Exercise Can Lower Your Breast Cancer Risk

5 min read


Exercise Can Lower Your Breast Cancer Risk

When you exercise regularly, you are working to strengthen your heart and manage your weight. Exercise may also lower your breast cancer risk while helping to prevent more advanced forms of the disease.

According to Dr. Katrina Oyague, breast cancer surgeon at Rocky Mountain Cancer Centers (RMCC), researchers are still trying to understand this link between exercise and breast cancer. 

“Physical activity may affect hormones, including estrogen and insulin, which can contribute to the growth of breast cancer cells,” Dr. Oyague said. “Women who regularly exercise are more likely to remain at a healthy weight. This helps regulate their hormones and keeps their immune systems healthier.”

How Does Fitness Affect Breast Cancer?

As a preventive measure, exercise, along with regular breast cancer screenings, has been found to help people avoid the disease.

“We know obesity contributes to some forms of cancer, and breast cancer is one of them,” Dr. Oyague said. “Exercise helps you maintain a healthy weight, so we recommend that all women get the recommended 150 minutes of moderate-intensity or 75 minutes of vigorous-intensity aerobic exercise each week.”

The American Cancer Society has found that exceeding those limits could be even more effective. Their guidelines suggest that as many as 300 minutes of moderate-intensity or 150 minutes of vigorous-intensity aerobic exercise can protect you even more.

What the Research Says About Breast Cancer and Exercise

A middle-aged woman jogs with a female companionA study published in the Journal of the National Cancer Institute outlines the connection between exercise and breast cancer prevention. The study kept track of women who met the minimum federal exercise guidelines of at least 2.5 hours of moderate-intensity exercise per week before and after being diagnosed with breast cancer. Another group of women in the study did not meet the guidelines.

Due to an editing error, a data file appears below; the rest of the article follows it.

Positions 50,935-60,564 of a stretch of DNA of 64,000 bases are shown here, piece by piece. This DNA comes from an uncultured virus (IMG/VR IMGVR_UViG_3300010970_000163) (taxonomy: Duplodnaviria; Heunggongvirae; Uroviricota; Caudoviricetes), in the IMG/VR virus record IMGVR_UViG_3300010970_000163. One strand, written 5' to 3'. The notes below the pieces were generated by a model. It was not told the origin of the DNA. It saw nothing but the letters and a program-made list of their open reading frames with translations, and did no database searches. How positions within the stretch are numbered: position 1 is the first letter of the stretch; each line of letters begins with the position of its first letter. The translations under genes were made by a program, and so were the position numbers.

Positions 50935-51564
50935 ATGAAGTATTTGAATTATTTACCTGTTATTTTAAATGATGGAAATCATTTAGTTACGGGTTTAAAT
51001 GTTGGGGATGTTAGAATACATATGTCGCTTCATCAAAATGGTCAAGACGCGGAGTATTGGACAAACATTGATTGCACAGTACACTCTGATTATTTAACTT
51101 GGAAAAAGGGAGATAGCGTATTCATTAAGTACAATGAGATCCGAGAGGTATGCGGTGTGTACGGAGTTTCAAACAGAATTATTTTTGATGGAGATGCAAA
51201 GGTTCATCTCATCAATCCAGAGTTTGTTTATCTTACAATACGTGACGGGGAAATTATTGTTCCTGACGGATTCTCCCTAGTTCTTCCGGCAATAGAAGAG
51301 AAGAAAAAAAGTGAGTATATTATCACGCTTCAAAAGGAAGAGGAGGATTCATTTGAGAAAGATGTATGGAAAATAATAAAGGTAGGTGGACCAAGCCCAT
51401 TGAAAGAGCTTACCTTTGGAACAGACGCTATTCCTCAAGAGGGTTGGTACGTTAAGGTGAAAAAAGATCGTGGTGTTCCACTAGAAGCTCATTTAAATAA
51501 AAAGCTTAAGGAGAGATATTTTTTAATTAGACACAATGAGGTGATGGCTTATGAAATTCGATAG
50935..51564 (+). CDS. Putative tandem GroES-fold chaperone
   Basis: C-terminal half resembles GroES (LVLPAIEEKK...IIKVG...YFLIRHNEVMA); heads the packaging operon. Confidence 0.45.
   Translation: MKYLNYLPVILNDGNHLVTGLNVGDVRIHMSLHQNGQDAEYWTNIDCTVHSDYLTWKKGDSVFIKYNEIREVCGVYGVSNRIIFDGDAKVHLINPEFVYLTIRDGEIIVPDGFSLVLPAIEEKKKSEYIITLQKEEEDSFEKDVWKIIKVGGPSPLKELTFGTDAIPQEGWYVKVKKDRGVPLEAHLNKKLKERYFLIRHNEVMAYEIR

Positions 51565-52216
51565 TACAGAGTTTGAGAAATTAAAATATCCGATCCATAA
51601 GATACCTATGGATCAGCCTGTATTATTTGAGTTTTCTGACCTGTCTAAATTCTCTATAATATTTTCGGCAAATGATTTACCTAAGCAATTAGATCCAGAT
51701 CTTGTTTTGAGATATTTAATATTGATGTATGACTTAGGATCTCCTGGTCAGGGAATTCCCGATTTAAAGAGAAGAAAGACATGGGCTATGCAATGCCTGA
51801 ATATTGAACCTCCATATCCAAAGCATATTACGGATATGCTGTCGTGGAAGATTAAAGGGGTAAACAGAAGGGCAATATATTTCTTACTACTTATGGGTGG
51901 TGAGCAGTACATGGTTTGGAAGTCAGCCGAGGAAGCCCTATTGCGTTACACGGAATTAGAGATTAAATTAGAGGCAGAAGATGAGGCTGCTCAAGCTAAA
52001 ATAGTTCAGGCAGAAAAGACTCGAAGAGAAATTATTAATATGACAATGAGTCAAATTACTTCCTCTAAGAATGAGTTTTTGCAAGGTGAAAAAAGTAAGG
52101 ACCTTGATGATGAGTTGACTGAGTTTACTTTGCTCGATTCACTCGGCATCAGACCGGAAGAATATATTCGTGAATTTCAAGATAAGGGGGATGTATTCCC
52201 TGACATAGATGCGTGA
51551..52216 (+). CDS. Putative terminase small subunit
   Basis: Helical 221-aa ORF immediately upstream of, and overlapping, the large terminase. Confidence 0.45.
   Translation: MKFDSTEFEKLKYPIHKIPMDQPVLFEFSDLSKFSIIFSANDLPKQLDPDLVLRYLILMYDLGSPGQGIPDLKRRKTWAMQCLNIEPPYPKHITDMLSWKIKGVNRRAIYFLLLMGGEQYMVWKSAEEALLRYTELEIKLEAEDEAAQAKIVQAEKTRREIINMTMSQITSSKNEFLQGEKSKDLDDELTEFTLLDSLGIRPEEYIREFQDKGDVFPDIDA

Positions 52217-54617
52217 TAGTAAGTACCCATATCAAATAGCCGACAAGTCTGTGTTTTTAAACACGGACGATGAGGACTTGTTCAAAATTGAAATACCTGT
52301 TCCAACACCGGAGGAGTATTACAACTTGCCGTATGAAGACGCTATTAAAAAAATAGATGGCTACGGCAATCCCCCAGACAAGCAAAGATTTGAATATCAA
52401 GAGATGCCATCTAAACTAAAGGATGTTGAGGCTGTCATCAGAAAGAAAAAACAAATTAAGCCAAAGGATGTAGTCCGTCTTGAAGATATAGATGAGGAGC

The study collected data on the physical activity of women shortly before their diagnosis, during chemotherapy, and after they finished their treatment.

The results were dramatic: Women who habitually met the exercise guidelines before their diagnosis had a 68% lower risk of dying from the disease. The study also found exercise benefits for women who started a fitness routine after they began breast cancer treatment. This group had a 46% lower risk of cancer coming back and a 43% risk of death from breast cancer. 

The study also noted that women do not have to meet the federal guidelines to see benefits from exercise. Even women who fell short of the guidelines had an advantage when it came to surviving breast cancer.

How Exercise Can Help Throughout Your Treatment

Exercise isn’t the only factor in a successful cancer treatment outcome, but it can help you face your treatment with a better mood, less fatigue, and a greater ability to tolerate the side effects of the treatment. Exercising during treatment can also help you:

  • Boost strength and muscle control
  • Get better sleep
  • Improve your appetite 
  • Lower depression and anxiety
  • Stay at a healthy weight
  • Strengthen your immune system
  • Think more clearly

Finally, exercise may reduce the risk of breast cancer-related lymphedema, a condition that can develops after lymph nodes get removed. Lymphedema causes fluid to build up under the skin, and exercising areas of the body where lymphedema develops allows fluid to circulate and drain properly.

Which Exercise Is Best for Breast Cancer?